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Seventy-Five Years Ago

Thursday, June 15, 1944

Our Army and Navy Boys

Mr. and Mrs. Austin Nottingham, of Durbin, are happy to report that they have received a telegram from their son, Gerald H. Nottingham, of the Navy, that he was well and safe, but could not say where he was. Gerald’s ship, the U. S. Block Island, was sunk by the enemy.

Mrs. Vernon Ware, of Clover Lick, has received word that her brother, P. F. C. George W. Ray, has landed safely in England.

P. F. C. Ray Thomas has returned to duty at Camp Phillips, Kansas, after spending a 15-day furlough with his parents, Mr. and Mrs. Harry Thomas, at Cass.

Sometime in May, somewhere in the Atlantic Ocean, the aircraft carrier Block Island was sunk. Among the sailors on this ship was Edward Johnson, son of Mr. and Mrs. Alva Johnson, of Marlinton. On last Thursday, Edward wired his parents that he was safe and well.

Private Ralph W. Elliott, who has been stationed at Camp Wolters, Texas, has returned to duty at Fort Leonard Wood, Missouri, after spending a ten-day furlough here with his wife, Mrs. Ruth Elliott.

PVT. Winters Pritt was at the home of his grandmother, Mrs. C. M. Pritt, for a few days. He has just returned from thirty months’ duty overseas. He has been in the service three years and eleven months.

Sgt. Henry W. Hefner, of Fort Knox, Kentucky, and Robert F. Hefner, who is at Camp Peary, Virginia, have returned to their camps, after visiting their parents, Mr. and Mrs. George Hefner. Another son, Andy, is with the 101st Glider Division, now fighting in France.

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Mrs. Wm. H. Arbogast received the following letter from her son, S. Sgt. Pershing A. Arbogast, now in Service in the Marshall Islands. They have another son, Golden, serving in England.

Dearest Mother;

It won’t be long until Mother’s Day and I’ve sent you a card, but a card just can’t say all I want you to know on this Mother’s Day.

You know when a boy is young, the care his mother gives him and her love and teachings largely make him what he is to be when he grows up. One of a person’s fondest memories is of the time he’s spent with his mother. I can remember very well. Sometimes I was pretty mean and I know it made you sad, but I’m sorry and if I could just undo all the hurt I’ve done, I’d be very happy. I can say that no mother has a son anywhere who thinks more of her than I do.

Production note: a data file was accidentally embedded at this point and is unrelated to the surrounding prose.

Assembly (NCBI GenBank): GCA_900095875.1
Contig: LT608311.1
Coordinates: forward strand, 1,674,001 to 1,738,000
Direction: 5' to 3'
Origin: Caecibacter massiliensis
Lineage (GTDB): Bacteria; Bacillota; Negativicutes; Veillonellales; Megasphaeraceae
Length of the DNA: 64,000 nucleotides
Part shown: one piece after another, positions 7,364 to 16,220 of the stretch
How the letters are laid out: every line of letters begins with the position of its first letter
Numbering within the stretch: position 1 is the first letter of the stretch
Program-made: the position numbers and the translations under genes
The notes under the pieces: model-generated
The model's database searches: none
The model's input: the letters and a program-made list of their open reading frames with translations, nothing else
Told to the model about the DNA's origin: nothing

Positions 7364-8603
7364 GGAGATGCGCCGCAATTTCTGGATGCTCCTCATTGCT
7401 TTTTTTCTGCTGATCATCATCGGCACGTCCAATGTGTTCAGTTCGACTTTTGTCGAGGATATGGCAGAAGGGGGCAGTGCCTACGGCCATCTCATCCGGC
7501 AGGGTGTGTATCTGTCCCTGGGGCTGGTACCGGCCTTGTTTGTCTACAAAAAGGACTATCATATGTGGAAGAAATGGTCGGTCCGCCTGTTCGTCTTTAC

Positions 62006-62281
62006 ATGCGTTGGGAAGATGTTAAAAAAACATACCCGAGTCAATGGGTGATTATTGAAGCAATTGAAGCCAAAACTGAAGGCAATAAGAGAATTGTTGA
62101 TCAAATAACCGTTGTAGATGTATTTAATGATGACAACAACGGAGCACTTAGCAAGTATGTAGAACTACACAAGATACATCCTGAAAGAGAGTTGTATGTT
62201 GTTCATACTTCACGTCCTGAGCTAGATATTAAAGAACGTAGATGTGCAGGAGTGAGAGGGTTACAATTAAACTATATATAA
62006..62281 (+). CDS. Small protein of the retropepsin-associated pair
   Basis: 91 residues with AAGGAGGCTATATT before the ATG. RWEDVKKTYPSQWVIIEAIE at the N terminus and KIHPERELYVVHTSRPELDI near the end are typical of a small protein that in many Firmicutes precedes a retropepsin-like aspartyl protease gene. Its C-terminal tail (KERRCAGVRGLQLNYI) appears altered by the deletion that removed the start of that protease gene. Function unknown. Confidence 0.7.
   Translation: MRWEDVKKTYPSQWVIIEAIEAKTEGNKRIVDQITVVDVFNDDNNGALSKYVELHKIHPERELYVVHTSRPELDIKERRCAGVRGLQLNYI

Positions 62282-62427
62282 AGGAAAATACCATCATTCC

Being away made me realize just how wonderful you were and the absence has only made me love you more. Please remember that, and I’ll be back some day to see you. Just keep your hope and your faith in the goodness of things.

You have known much sadness since this war came on, and the fear of what could be, has worried you very much.

Don’t worry, everything will be all right. Only try to get well and be there to greet Golden and I when we come home. Home would be so empty without you, and no one knows that better than I. Try to be happy in the knowledge of your children’s love.

May God bless you and keep you.
Love, Pershing

Farm Women’s Club

On May 31, Minnehaha Farm Women’s Club met with Mrs. Julian Lockridge.

Eleven members and sixteen visitors were present.

The devotional was led by Mrs. Arndt White.

Miss Bly Ann Dever conducted the lesson on “Making War on Garden Pests.” Very interesting talks were given by Miss Mary C. Mann, Assist. Home Demonstration Agent, and Mrs. Howard Barlow. A demonstration was given on how to dust plants.

A book report was given on “The Man Without a Country,” by Mrs. Elva Wilson, followed by the Flag Salute. Following the recreation period, refreshments were served.

The meeting adjourned to meet with Mr. E. W. Ruckman, July 5th; lesson topic “Care and Repair of Home Equipment.”

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